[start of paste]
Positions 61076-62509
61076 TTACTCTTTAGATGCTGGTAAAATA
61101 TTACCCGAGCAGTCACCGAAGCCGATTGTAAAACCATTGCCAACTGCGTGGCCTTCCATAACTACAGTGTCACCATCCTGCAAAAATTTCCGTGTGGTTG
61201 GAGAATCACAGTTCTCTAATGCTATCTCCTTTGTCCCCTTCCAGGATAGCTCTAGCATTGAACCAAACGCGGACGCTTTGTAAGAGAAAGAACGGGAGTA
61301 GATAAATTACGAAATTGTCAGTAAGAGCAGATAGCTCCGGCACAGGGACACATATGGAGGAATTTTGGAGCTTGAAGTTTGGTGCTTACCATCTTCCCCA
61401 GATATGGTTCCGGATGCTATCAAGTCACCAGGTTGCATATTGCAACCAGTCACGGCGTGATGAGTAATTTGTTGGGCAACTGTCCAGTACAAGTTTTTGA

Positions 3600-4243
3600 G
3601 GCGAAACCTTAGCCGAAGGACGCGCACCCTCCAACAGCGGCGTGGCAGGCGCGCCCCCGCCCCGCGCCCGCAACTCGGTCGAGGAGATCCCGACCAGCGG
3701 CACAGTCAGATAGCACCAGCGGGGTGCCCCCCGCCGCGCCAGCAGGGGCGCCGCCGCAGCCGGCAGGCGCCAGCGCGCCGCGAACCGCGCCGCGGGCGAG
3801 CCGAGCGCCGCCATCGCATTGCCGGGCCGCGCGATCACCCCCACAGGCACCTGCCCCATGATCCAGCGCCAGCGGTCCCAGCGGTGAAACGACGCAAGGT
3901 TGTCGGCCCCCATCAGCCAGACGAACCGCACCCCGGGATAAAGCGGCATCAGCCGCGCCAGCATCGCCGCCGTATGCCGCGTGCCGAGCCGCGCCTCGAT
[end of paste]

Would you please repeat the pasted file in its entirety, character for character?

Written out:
Positions 61076-62509
61076 TTACTCTTTAGATGCTGGTAAAATA
61101 TTACCCGAGCAGTCACCGAAGCCGATTGTAAAACCATTGCCAACTGCGTGGCCTTCCATAACTACAGTGTCACCATCCTGCAAAAATTTCCGTGTGGTTG
61201 GAGAATCACAGTTCTCTAATGCTATCTCCTTTGTCCCCTTCCAGGATAGCTCTAGCATTGAACCAAACGCGGACGCTTTGTAAGAGAAAGAACGGGAGTA
61301 GATAAATTACGAAATTGTCAGTAAGAGCAGATAGCTCCGGCACAGGGACACATATGGAGGAATTTTGGAGCTTGAAGTTTGGTGCTTACCATCTTCCCCA
61401 GATATGGTTCCGGATGCTATCAAGTCACCAGGTTGCATATTGCAACCAGTCACGGCGTGATGAGTAATTTGTTGGGCAACTGTCCAGTACAAGTTTTTGA

Positions 3600-4243
3600 G
3601 GCGAAACCTTAGCCGAAGGACGCGCACCCTCCAACAGCGGCGTGGCAGGCGCGCCCCCGCCCCGCGCCCGCAACTCGGTCGAGGAGATCCCGACCAGCGG
3701 CACAGTCAGATAGCACCAGCGGGGTGCCCCCCGCCGCGCCAGCAGGGGCGCCGCCGCAGCCGGCAGGCGCCAGCGCGCCGCGAACCGCGCCGCGGGCGAG
3801 CCGAGCGCCGCCATCGCATTGCCGGGCCGCGCGATCACCCCCACAGGCACCTGCCCCATGATCCAGCGCCAGCGGTCCCAGCGGTGAAACGACGCAAGGT
3901 TGTCGGCCCCCATCAGCCAGACGAACCGCACCCCGGGATAAAGCGGCATCAGCCGCGCCAGCATCGCCGCCGTATGCCGCGTGCCGAGCCGCGCCTCGAT